Saturday, January 24, 2009

Annals of Anosmia 3: The Slow Fade

The media’s enthusiasm for first-person essays on anosmia is driven by the drama of sudden-onset smell loss and the medical mystery of in-born absence of odor perception. What these stories overlook is a far more common experience: the age-related decline in smell ability known as presbyosmia.

The demographics are well-known—on average, smell sensitivity and odor-naming skill decline gradually with age; men are affected more heavily than women. Declines in performance can be detected as early as the fifth decade under laboratory conditions, but in everyday life a person might not notice anything until much later. I emphasize that these trends are group averages and that variation within an age group is large. A given 68-year old may be more sensitive than a given 28-year old. An element of use it or lose it may be in play; for example, many of the great perfumers work successfully into old age.

What causes presbyosmia? Scientific speculation points to cumulative wear and tear on the olfactory system: a lifetime of colds, flu, and sinus infections, along with the incremental impact of minor bumps on the head.

The slow fade of smell with age, although exceedingly common, has not inspired its own genre of first-person essays. This insight hit me the other day when I received an email from a reader. C. Rodney James wrote such a compelling account of his personal experience that I asked him to let me share it here on First Nerve.
Dear Mr. Gilbert:

Finished What The Nose Knows with great interest and more than a bit of sadness as it reminded me of what I have lost. As a teen I had a terrific sense of smell. At seventy it’s virtually gone. The fading, as I would describe it, began about ten years ago, perhaps a bit more. A few odors seem to come and go. I can (reliably) smell cat shit, hot paint when the furnace overheats as it did this A.M. and the odd whiff of the priming mixture used in English and some Mexican .22 rimfire ammunition. It has a distinctive tutti-frutti odor like old-time, public rest-room deodorant—unique in the olfactory arena of ammunition. Bad writers (who have never smelled it) include the odor of Cordite, which smells like many other types of nitrocellulose powders. Burning leaves, if the intensity is great enough is detectable, but little more. That’s about it . . .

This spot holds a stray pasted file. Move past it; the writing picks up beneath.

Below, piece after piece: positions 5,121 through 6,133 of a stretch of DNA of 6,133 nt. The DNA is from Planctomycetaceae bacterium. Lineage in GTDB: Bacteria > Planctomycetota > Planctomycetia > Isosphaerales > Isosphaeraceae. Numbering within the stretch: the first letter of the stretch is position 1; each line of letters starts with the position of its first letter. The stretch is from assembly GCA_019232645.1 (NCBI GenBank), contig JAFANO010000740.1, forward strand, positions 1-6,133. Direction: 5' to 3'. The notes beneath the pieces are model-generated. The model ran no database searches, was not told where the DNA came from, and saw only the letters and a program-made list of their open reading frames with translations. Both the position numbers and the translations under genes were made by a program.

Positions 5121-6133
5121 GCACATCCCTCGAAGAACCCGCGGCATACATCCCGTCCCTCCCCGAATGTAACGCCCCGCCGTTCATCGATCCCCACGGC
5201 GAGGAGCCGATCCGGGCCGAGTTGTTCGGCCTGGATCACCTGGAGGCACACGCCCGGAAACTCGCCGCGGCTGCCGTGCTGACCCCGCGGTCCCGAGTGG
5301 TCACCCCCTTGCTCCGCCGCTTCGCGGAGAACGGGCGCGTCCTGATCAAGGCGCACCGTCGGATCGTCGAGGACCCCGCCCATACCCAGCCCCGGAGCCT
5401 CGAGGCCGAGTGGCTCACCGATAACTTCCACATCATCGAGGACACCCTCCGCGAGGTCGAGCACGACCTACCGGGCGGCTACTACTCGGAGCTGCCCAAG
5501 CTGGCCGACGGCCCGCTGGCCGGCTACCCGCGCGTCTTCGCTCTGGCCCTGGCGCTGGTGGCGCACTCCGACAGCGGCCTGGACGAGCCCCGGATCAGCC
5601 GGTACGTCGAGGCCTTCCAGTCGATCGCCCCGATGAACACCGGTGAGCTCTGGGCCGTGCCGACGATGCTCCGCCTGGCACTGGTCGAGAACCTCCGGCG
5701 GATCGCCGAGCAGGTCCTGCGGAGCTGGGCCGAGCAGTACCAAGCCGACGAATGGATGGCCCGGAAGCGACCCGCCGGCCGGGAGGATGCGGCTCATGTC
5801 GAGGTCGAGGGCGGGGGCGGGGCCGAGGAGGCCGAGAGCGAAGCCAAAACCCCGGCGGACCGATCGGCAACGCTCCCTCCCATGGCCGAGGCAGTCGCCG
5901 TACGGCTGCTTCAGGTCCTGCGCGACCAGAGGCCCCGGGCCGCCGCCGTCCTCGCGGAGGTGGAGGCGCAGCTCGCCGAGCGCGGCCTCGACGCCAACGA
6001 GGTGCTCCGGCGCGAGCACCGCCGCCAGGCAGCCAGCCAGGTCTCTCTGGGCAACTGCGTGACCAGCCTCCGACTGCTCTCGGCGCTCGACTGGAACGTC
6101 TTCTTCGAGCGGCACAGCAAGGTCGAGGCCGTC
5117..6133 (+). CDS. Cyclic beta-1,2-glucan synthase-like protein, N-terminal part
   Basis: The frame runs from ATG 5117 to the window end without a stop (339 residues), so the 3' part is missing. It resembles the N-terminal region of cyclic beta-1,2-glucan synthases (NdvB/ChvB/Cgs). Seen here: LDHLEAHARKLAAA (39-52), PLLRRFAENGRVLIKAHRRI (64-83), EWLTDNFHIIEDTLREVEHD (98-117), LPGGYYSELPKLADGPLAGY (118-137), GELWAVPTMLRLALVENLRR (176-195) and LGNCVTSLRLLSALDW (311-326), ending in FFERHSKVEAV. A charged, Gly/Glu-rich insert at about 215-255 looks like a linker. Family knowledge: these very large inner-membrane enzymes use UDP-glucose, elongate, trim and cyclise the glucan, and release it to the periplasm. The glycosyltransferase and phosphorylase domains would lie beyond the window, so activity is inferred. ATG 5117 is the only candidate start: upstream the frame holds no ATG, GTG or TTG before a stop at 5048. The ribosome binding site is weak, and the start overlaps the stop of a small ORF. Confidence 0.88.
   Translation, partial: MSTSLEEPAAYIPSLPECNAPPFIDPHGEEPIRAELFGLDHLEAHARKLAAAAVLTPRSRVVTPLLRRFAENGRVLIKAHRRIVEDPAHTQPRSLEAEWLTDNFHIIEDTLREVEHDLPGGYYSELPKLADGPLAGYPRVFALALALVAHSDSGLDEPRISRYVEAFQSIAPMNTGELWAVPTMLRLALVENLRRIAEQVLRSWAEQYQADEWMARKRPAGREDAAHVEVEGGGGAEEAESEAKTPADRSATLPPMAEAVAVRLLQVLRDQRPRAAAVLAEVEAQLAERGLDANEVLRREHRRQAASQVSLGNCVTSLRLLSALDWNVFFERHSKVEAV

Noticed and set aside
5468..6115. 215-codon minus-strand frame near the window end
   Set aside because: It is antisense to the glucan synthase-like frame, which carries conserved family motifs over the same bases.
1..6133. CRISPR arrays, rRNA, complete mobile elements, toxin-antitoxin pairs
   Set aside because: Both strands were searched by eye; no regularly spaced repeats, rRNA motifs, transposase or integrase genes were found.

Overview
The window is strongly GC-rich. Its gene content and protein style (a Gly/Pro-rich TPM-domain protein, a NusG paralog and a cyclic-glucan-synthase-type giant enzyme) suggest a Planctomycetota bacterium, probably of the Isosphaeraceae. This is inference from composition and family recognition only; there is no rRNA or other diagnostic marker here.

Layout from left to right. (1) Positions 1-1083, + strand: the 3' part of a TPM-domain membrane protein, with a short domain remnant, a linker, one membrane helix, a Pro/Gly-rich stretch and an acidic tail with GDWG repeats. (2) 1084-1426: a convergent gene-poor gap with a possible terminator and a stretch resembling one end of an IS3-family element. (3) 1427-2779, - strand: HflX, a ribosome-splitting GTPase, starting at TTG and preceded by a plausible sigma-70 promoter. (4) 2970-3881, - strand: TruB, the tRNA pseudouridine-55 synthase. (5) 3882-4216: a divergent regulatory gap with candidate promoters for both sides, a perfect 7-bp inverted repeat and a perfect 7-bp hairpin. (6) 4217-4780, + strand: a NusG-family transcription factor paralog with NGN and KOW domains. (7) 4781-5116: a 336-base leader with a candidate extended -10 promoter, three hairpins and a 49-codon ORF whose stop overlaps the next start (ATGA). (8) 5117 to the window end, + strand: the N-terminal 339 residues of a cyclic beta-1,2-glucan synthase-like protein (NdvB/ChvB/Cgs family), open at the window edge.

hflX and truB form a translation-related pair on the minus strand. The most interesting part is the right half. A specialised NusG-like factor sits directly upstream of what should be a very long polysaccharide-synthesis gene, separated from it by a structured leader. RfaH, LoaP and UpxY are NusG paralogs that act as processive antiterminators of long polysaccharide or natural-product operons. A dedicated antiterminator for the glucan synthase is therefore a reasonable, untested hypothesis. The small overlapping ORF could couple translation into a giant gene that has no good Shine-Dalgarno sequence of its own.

University education in the speech and hearing field taught me the dangers of exposure to loud and prolonged noise, and I had the wit to avoid exposure to same. As a result my hearing is still quite good. How unfortunate there seems nothing we can do to protect or conserve the sense of smell. There are no exercises or other regimens we could follow. If there are, or better yet some means of restoring this sense, I am ready to join the line. A similar loss happened to my mother so there is likely a genetic link of some sort.

At times I get what I think you described as a false-smell experience, as when I could clearly detect/re-experience the scent of fresh hay the other day—indoors in frigid weather. Very strange.

If anyone ever comes up with some genuine aroma therapy I hope you will get the word out.

C. Rodney James

Mr. James’s observations on the smell of primers and gunpowder are those of an expert. He has written about firearms and ammunition as well as motion pictures.

The evocative power of smell anchors us in time; the longer we live the more meaningful recalled smells become. Mr. James’ wistful note reminds us all of what we stand to lose as age takes its toll.

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